The Fresh Loaf

News & Information for Amateur Bakers and Artisan Bread Enthusiasts

BBA French Bread

SallyBR's picture

BBA French Bread

After a couple of weeks break, I resume baking the breads in Peter Reinhart's book -

Just made his French Bread, if anyone is interested I have photos in here


Now, I wonder....  The more I make bread, the more I am convinced that "the folding thing" is what works best for me. Maybe some people prefer to beat the dough into submission, either with a Kitchen Aid or their own hands, but I never seem to have the same success I do with folding, a la Hamelman, Lepard, and others.

After making the French Bread, watching the dough mixing for many minutes in the machine, checking the temperature, crossing the fingers for a windowpane pass, beating a little more.... everything seems ok, but it is not as good as other French style breads I've made following recipes here, that call for the folding method.


My question for the experts - can ANY recipe with a reasonably high content of water work by folding? What I am considering is repeating the French Bread, with the EXACT same recipe, but just changing from kneading to folding, just to satisfy my curiosity about the method.


if I do that, should I allow the dough to rest for, say,,,, 20 minutes, then fold it twice, maybe 45 minutes apart,  then shape?


if there are threads here comparing a given recipe with different methods of kneading, feel free to point me in that direction... if not, any advice, suggestion, input is more than appreciated!


Thank you!

Paddyscake's picture

fold it....I use the mixer to incorporate the ingredients, mixing maybe 4-5 minutes. I feel that everything is more evenly distributed than I can do by hand. Let it rest for 20-30 minutes and fold 2 or 3 times at 30 minute intervals or until you get the feel you want.


dmsnyder's picture

Like Betty, I find myself using one or another version of stretch & fold (in the bowl or on the bench) on more and more types of bread. For drier doughs, doughs with enrichments or with soakers, I still prefer mechanical mixing, as Betty describes.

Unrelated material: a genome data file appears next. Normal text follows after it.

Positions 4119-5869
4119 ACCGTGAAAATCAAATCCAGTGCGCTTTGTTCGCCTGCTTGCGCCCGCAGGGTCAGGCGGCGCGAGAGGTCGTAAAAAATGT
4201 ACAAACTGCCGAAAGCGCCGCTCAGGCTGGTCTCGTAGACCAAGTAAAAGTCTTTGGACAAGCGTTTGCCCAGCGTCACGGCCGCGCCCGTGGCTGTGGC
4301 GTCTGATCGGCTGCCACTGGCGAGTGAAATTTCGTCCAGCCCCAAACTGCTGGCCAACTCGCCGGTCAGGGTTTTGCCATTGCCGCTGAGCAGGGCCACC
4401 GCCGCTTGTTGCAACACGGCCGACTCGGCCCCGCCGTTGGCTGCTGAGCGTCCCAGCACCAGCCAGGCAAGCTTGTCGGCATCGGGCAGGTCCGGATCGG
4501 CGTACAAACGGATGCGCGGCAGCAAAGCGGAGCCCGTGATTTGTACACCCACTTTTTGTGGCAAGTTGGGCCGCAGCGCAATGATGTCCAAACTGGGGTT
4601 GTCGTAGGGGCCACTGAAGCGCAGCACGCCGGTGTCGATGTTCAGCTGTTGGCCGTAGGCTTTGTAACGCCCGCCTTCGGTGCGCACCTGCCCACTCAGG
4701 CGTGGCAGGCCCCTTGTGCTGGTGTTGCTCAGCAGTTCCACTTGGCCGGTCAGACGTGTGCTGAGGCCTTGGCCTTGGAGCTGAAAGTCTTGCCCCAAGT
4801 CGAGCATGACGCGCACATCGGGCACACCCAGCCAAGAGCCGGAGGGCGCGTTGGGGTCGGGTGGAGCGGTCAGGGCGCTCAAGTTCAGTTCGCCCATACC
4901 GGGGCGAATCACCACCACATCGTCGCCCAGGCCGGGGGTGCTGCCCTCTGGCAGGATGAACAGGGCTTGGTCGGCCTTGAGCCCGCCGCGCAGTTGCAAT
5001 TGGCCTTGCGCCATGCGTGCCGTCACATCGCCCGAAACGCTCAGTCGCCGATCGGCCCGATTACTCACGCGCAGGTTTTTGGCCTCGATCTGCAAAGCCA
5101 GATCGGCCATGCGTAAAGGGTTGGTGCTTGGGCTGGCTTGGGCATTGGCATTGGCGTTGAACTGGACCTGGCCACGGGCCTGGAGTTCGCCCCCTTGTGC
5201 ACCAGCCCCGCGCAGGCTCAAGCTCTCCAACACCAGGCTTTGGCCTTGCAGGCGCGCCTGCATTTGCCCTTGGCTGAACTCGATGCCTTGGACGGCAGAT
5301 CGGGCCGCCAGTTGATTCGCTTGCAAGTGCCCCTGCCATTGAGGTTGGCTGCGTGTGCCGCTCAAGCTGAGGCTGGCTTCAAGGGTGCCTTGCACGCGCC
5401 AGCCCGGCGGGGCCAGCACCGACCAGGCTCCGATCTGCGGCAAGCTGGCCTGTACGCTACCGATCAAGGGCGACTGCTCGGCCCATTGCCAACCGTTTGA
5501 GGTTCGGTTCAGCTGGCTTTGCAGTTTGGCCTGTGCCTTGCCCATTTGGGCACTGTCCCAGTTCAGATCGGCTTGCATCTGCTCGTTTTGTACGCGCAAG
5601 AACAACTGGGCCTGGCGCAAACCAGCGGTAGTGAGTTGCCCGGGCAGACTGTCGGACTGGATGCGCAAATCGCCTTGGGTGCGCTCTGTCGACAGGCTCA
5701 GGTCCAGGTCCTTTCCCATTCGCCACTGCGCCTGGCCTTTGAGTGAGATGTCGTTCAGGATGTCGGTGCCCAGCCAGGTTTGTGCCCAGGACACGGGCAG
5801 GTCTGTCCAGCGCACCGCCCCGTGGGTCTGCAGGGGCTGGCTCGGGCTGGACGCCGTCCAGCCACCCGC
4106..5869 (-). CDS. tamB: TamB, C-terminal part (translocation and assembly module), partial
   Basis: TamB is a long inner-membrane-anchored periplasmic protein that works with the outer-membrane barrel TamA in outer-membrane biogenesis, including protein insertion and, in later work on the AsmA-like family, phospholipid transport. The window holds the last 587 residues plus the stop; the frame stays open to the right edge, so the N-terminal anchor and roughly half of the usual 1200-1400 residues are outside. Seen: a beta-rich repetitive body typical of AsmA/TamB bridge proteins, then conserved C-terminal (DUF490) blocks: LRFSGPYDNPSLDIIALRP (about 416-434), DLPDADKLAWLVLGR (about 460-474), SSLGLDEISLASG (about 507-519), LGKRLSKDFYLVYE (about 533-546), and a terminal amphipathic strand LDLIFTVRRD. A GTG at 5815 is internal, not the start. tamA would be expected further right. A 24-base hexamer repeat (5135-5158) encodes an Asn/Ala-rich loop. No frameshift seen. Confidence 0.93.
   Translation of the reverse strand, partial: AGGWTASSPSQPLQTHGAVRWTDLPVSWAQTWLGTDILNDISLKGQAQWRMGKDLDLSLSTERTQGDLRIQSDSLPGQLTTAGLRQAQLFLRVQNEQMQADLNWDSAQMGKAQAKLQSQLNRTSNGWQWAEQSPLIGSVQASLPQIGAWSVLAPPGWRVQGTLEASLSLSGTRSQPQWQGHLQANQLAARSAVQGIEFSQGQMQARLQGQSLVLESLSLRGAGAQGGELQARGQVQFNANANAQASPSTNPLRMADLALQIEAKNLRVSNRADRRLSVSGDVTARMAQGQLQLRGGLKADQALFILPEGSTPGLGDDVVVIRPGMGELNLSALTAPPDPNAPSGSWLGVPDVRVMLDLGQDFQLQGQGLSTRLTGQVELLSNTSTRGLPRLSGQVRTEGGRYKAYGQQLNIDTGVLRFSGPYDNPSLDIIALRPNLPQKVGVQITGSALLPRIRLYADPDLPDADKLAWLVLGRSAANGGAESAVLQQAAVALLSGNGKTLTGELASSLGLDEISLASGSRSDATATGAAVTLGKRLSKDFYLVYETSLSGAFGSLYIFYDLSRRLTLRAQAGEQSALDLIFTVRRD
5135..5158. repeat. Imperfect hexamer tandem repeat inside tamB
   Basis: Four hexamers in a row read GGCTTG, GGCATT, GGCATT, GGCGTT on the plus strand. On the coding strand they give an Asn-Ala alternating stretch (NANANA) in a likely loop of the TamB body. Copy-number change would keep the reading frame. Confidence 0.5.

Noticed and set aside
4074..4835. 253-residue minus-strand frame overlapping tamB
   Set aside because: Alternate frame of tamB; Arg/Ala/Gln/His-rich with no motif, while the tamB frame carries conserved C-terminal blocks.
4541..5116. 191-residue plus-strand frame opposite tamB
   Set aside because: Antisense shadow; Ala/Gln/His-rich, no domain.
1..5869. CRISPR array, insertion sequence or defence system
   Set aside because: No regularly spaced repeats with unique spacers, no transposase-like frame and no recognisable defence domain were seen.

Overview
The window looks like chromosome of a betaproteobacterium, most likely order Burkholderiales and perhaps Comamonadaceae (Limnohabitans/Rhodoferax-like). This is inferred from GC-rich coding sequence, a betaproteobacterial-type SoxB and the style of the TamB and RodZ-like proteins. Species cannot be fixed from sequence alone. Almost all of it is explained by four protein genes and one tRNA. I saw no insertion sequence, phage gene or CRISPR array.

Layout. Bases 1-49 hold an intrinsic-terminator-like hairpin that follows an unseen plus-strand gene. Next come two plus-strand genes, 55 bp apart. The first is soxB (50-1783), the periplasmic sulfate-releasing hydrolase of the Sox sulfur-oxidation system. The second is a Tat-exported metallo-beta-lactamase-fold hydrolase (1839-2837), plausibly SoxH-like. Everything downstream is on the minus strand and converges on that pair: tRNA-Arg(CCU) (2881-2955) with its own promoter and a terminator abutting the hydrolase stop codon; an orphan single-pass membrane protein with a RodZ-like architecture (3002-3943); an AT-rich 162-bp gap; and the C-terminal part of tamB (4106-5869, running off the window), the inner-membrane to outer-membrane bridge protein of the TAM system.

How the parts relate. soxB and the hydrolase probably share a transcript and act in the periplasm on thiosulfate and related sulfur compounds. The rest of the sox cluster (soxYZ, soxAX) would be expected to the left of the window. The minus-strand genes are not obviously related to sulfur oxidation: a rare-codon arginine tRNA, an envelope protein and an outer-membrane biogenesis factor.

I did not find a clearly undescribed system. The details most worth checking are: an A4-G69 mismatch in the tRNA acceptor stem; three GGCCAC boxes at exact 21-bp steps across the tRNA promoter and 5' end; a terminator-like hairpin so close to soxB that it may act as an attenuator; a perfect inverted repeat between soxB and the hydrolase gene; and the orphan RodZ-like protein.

I have yet to mix a really gloppy dough (think ciabatta) entirely by hand, but it doesn't scare me anymore to think about it.


rainwater's picture

I can't even knead bread normally anymore.  I always use Boubasa's schedule for folding.  .....I mix the dough on the table with my hands thoroughly,  I slam, stretch, and fold about 10 times...then I place in bowl and cover.  Then I stretch and fold three times at 20 minute intervals and put in refrigerator....this is for doughs of about 75% hydration or less.  For very wet doughs, I have a special slam and stretch technique that is hard to explain, but it brings the dough together....a machine could probably do this, but I have to feel the dough with my hands. 

SallyBR's picture

Rainwater, a question for you...


you do this method for all kinds of bread, including those with whole wheat in the mix? What about breads containing nuts, fruits, or other "bits" in the dough? Would you add those before the first fold or only after the last?


I know the method you are talking about of slamming and stretching, I think it was posted here in a youtube, it is very efficient and not too difficult to do, although the first few times it seems quite strange  :-)


I think I'll do the next bread in the challenge (Italian Bread) using folding instead of kneading - it is quite similar to the French bread.